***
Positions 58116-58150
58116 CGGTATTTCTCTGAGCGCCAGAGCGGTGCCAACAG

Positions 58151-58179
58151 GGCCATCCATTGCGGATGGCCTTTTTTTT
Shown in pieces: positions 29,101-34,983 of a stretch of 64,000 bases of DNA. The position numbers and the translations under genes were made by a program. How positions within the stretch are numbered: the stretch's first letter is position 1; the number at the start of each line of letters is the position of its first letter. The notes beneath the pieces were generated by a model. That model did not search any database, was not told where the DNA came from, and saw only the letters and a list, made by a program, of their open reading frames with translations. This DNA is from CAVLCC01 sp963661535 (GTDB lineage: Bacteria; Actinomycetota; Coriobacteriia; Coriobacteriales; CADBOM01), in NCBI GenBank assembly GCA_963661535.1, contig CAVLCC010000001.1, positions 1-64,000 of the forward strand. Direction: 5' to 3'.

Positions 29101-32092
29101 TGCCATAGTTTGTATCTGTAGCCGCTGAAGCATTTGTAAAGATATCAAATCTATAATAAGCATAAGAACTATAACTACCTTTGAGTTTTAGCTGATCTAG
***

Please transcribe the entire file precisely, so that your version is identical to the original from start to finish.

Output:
Positions 58116-58150
58116 CGGTATTTCTCTGAGCGCCAGAGCGGTGCCAACAG

Positions 58151-58179
58151 GGCCATCCATTGCGGATGGCCTTTTTTTT
Shown in pieces: positions 29,101-34,983 of a stretch of 64,000 bases of DNA. The position numbers and the translations under genes were made by a program. How positions within the stretch are numbered: the stretch's first letter is position 1; the number at the start of each line of letters is the position of its first letter. The notes beneath the pieces were generated by a model. That model did not search any database, was not told where the DNA came from, and saw only the letters and a list, made by a program, of their open reading frames with translations. This DNA is from CAVLCC01 sp963661535 (GTDB lineage: Bacteria; Actinomycetota; Coriobacteriia; Coriobacteriales; CADBOM01), in NCBI GenBank assembly GCA_963661535.1, contig CAVLCC010000001.1, positions 1-64,000 of the forward strand. Direction: 5' to 3'.

Positions 29101-32092
29101 TGCCATAGTTTGTATCTGTAGCCGCTGAAGCATTTGTAAAGATATCAAATCTATAATAAGCATAAGAACTATAACTACCTTTGAGTTTTAGCTGATCTAG